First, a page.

You will often hear the phrase, “Don’t judge a book by its cover.” In some cases, that might be true. To truly judge the book, you have to open it and read a page or two. Just because the cover is pretty doesn’t mean that it’s well written or thought-provoking. Ugly covers might even have better stories within them.
But, then what does the cover do?
The cover is what gets your attention. It’s what draws you in to focus on this one particular book, versus the dozens of others on the shelf. Sometimes it relates to a specific genre and let’s be honest, maybe you love mystery thrillers over self-help books. And that’s the true power of a cover – it should represent the writing inside.
So, what’s really going on here, and how does it relate to photography? The big takeaway for me is that your brand determines what types of clients you’ll attract and in turn, reflects your work overall as a photographer. Do you want clients to pick up the book you’re writing?
If you want an edge attracting quality clients, you need a solid graphic identity. As a photographer, your brand is made up of your photographic and graphic identities. For the purposes of this article, we’ll assume your portfolio (photographic identity) is in optimal shape, and we’re going to focus instead on developing a graphic identity.
The term graphic identity describes all the visual elements that help communicate to the world who you are and what you do. It also goes by other names: branding, brand identity, visual identity, etc. They’re the typefaces, colors, illustrations, and design that support your photographs, and give structure and personality to your marketing materials.
It starts with a logo and branches out into your stationery, website, print portfolio, promotional mailers and more. A great graphic identity stands the test of time and is flexible enough that you can use it over the years, with only minor updates.
Here are a couple examples of successful identities used across a variety of materials/platforms:
Does your logo consist of your name spelled out in Helvetica or another default font? Then you might be ready for a makeover.
Beyond that, there isn’t one right answer to this question. Some photographers start focusing on different specialties and realize their old identity won’t fit with their new work. Others target new clients and want their brand to attract them. Some haven’t updated their brand in years and want a fresh look.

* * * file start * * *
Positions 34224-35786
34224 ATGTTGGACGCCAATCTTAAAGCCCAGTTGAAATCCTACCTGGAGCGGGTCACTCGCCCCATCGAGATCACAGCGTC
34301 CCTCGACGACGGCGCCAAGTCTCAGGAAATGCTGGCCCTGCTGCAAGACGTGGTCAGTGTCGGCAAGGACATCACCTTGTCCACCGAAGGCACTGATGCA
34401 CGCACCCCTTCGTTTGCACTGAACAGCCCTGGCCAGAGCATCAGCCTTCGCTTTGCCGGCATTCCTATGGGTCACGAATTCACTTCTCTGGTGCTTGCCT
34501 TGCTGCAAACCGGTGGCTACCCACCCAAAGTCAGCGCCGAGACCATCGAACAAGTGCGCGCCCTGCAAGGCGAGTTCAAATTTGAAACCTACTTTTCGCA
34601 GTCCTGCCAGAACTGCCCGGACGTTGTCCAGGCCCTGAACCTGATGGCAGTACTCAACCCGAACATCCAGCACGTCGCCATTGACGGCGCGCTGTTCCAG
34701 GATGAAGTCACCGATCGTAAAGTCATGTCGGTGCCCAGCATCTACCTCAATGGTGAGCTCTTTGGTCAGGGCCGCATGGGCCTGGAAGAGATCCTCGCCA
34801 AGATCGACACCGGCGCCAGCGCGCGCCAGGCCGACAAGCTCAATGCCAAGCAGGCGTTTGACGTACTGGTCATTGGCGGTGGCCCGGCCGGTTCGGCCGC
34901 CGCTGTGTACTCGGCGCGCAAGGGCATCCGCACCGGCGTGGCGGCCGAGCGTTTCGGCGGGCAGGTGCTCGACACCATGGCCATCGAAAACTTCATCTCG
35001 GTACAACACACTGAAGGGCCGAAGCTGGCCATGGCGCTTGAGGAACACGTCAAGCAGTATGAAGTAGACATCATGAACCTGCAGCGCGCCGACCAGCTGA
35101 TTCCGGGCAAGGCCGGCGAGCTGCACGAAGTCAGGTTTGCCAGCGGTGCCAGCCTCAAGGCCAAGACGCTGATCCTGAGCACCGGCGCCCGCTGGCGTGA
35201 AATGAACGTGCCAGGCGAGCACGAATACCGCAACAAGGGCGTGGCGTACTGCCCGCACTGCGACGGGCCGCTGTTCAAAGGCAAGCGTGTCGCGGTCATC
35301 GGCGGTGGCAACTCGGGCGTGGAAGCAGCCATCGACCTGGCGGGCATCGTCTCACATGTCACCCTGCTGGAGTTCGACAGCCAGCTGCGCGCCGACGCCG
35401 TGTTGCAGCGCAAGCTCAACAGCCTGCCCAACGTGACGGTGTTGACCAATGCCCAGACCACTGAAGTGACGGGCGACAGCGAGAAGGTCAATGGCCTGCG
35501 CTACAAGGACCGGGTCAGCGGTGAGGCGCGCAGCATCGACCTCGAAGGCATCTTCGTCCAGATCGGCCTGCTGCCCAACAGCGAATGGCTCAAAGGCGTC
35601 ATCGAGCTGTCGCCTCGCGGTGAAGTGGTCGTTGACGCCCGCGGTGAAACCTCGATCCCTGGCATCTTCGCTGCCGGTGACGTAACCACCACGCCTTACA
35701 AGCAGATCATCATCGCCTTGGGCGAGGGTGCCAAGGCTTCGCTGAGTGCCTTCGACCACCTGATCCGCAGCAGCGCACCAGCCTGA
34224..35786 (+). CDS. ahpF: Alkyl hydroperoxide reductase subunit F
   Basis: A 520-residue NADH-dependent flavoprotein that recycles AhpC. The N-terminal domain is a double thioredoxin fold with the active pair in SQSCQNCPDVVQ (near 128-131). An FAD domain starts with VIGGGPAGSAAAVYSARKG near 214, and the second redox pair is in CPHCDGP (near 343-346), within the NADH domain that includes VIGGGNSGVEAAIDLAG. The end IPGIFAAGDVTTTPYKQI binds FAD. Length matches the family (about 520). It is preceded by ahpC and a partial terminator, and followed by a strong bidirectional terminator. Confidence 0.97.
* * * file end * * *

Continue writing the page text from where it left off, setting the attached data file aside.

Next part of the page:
If you’re considering updating an existing identity, don’t be afraid to ask for an outside opinion. When you’re close to your work, it makes it hard to be objective. Ask someone in the field, as opposed to a family member. You want to work with someone who deals with this stuff for a living and will give you a real, objective opinion.
I’d honestly recommend hiring a professional designer to tackle your new visual identity. A designer’s experience is an invaluable asset. They have more resources, skills, and experience available than someone who just “knows how to use Photoshop.” They will probably consider design options/ideas you wouldn’t think of on your own. If you have an existing brand, they can think of inventive ways to update it, should you want to keep some elements the same.
That being said, if you’re going to tackle this yourself, start with some good ol’ fashioned research. The subject?
Yes, you should research yourself. It might sound silly, but it pays off. Lots of factors can influence your brand, so write them down before you open up Illustrator (or more likely Photoshop in this case). Understanding yourself, the path you want to take, and your work will make the process much easier. Even if you change your mind later on and still need an identity, you can pass along your research to your designer.
Here are some questions for photographers looking for a rebrand:
Who are your current clients? What new clients are you trying to appeal to?
Important questions. Your visual identity isn’t just a form of personal expression—it’s a tool to help you get hired, so it should appeal to your clients. Now, I’m not saying that you should pander or squash any personal flourishes. But there is a difference between what appeals to you personally and how you present yourself professionally. You might like an industrial look, but if you want to shoot lifestyle, your logo shouldn’t include steel bolts and gritty textures. There would be a disconnect.